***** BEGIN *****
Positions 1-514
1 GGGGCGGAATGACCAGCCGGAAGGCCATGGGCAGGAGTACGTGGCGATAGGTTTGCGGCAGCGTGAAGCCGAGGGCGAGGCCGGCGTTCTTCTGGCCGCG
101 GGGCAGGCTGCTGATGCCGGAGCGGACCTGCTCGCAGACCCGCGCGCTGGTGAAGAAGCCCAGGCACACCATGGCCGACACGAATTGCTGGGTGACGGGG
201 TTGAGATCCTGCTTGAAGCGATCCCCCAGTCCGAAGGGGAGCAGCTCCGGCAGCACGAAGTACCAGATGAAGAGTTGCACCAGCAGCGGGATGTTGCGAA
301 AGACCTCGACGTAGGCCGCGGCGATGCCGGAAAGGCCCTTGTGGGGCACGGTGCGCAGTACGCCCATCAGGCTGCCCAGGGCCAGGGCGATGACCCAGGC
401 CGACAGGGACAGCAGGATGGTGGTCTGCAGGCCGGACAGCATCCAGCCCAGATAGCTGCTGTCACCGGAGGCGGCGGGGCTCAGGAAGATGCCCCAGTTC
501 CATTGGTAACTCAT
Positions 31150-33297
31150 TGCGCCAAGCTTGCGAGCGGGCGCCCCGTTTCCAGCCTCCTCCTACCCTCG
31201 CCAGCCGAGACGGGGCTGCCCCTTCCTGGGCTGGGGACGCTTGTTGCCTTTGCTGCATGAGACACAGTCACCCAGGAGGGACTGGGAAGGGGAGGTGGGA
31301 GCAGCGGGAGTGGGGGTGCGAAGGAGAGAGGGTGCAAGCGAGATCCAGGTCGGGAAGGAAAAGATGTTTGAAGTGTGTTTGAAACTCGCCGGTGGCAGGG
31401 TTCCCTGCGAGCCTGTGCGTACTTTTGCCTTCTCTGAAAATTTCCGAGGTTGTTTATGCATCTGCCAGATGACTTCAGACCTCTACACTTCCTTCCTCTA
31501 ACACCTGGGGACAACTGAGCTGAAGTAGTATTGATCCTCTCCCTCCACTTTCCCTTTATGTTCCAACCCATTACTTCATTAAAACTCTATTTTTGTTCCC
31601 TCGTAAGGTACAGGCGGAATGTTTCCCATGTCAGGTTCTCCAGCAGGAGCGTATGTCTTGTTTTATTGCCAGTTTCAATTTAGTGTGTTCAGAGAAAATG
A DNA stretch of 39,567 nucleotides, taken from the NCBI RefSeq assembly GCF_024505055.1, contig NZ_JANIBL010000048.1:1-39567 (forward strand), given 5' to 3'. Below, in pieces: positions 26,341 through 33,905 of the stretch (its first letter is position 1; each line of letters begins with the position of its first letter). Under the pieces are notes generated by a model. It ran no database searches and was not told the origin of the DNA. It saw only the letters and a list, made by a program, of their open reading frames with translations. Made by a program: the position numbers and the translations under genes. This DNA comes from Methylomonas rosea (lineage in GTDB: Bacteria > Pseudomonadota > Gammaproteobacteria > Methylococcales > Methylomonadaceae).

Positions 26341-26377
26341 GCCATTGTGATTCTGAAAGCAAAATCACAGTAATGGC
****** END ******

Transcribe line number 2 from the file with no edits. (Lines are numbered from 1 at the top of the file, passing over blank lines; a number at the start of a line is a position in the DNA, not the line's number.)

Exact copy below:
1 GGGGCGGAATGACCAGCCGGAAGGCCATGGGCAGGAGTACGTGGCGATAGGTTTGCGGCAGCGTGAAGCCGAGGGCGAGGCCGGCGTTCTTCTGGCCGCG